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Calgary, Alberta, Canada
That chameleon looks pretty cool, for (what is likely to be) a closed-source solution!

I checked today and the Raspberry Pi zero W + Arduino nano could practically fit inside a c64 cartridge shell. I’m thinking Arduino so that the host keyboard becomes a USB keyboard, and the host joysticks become USB hid devices. That could be a combination of a very small machine language routine on the host feeding data to an Arduino, which in turn is communicating via USB to the Pi. The point of this is nobody has to program anything special on the Pi. Being wireless it should also work with a Bluetooth mouse.

To get hobbyist access to the serial port, user port, cassette port, and Sid chip, that would require some custom programming (that’s for Vice on the Pi, and the Arduino, and the 8-bit host).

What intrigues me most is how cheap a Pi zero + Arduino nano are, plus a simple 3D printed cartridge housing, the wiring aspect (hopefully nothing too complex), and some custom programming. Ideally a very cheap, straightforward hobbyist-level project out of simple commodity stuff & freeware programming.

To be really slick that 8-bit host program would be on an integrated rom, but really, you could load it easily off a disk and just run it, it would be a very small little program.

Boom, once it’s controlling a Pi, now you have retroarch, vice, maybe one day Commander 16.

I read online a couple specific projects: converting a c64 keyboard into a USB board, and converting an Atari-style 9-pin joystick into a USB hid device. So to me there we go, almost a very straightforward beginning. Obviously old joysticks aren’t that great for retroarch, but it’s a wireless Pi, so PS4 controllers ought to be easily possible.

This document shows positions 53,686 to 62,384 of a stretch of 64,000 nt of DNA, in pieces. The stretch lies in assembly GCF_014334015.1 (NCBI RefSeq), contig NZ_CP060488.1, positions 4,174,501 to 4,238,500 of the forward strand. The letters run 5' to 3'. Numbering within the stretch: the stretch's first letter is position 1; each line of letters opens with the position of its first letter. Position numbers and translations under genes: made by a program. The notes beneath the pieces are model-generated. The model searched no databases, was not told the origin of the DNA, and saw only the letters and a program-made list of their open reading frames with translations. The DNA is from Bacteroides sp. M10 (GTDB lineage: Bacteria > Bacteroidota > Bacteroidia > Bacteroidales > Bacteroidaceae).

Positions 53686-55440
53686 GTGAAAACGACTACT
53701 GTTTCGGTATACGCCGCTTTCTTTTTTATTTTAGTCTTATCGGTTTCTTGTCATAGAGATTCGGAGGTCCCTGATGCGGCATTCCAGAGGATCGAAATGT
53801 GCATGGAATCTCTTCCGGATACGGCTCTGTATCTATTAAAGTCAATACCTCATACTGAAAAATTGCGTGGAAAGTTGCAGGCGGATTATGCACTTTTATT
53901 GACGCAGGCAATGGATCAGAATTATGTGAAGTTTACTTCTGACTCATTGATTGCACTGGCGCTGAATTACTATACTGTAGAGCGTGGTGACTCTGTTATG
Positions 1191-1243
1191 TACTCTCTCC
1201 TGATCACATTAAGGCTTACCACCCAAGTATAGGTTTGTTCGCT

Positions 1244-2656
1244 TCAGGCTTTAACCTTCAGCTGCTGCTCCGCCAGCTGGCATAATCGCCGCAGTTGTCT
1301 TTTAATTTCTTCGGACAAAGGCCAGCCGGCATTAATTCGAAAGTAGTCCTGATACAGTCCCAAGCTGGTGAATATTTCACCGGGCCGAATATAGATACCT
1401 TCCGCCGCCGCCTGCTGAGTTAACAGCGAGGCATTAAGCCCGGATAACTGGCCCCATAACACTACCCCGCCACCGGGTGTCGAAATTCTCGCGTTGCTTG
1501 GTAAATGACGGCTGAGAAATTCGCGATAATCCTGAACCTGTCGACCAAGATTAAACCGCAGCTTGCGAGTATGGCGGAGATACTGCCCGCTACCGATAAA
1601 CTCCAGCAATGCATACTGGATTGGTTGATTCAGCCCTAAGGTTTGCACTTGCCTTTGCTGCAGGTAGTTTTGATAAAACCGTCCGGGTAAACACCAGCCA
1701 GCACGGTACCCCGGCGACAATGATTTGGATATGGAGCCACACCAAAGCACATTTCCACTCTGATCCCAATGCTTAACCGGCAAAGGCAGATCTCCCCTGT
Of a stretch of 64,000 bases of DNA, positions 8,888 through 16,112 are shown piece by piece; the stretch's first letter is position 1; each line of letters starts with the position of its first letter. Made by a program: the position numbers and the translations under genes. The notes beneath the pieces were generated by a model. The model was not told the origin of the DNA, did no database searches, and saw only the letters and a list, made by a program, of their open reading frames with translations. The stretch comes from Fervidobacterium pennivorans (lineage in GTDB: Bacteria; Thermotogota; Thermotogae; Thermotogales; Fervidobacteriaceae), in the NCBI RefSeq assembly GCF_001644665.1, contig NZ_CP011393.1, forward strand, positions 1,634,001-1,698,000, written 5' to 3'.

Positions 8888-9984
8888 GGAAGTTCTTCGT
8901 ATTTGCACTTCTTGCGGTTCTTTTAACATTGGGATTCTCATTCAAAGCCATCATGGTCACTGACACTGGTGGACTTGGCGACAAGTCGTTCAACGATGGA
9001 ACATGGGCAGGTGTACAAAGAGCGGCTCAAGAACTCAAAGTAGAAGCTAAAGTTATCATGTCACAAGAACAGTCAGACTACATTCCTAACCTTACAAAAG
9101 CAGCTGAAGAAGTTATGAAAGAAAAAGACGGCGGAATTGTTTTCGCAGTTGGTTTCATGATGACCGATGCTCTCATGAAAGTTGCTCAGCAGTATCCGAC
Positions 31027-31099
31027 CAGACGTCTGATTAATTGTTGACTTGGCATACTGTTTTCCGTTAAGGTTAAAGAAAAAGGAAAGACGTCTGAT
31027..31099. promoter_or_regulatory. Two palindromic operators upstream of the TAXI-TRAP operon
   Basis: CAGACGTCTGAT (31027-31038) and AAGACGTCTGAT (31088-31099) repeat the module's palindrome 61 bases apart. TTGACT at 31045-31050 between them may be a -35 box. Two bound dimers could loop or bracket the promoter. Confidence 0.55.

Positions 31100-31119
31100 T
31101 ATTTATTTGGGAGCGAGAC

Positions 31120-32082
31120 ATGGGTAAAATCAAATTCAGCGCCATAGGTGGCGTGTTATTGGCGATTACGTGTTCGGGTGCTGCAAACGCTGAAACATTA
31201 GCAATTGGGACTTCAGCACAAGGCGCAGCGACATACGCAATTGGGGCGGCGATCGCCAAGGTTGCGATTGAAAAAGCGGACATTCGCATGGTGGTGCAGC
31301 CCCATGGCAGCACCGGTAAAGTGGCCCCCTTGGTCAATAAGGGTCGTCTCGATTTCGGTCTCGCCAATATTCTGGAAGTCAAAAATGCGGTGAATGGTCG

Anyway thanks kindly for the words of encouragement! I might get a couple things on order and begin dabbling :)
 
May 22, 2019
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It's certainly possible with the right hardware, but Arduino isn't really fast enough for this - you need something like a PIC32 to be able to communicate with the Commodore' 1MHz bus.

There are some PIC32 processors that are fast enough. Jim Drew is emulating a 6502 CPU in a PIC32, so it should be possible to use a PIC as a bus master to chain I/O from a Pi running VICE.
 

Grunchy

New Member
Nov 21, 2019
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Calgary, Alberta, Canada
I think there might be a way to use the Arduino... I read an article by Frank Buss on how he used a latch chip to put some characters on a LCD screen using the expansion port as a data bus, as opposed to Dave Murray's method with the user port. In fact Frank seems to suggest that the C64 could send this information using Basic.
(I don't really know, I haven't looked into it completely yet. But it seems straightforward enough).

Frank Buss - communicate over expansion port

Mike Szczys - C64 keyboard as USB device

Maciej Witkowiak - DB9 joystick as USB device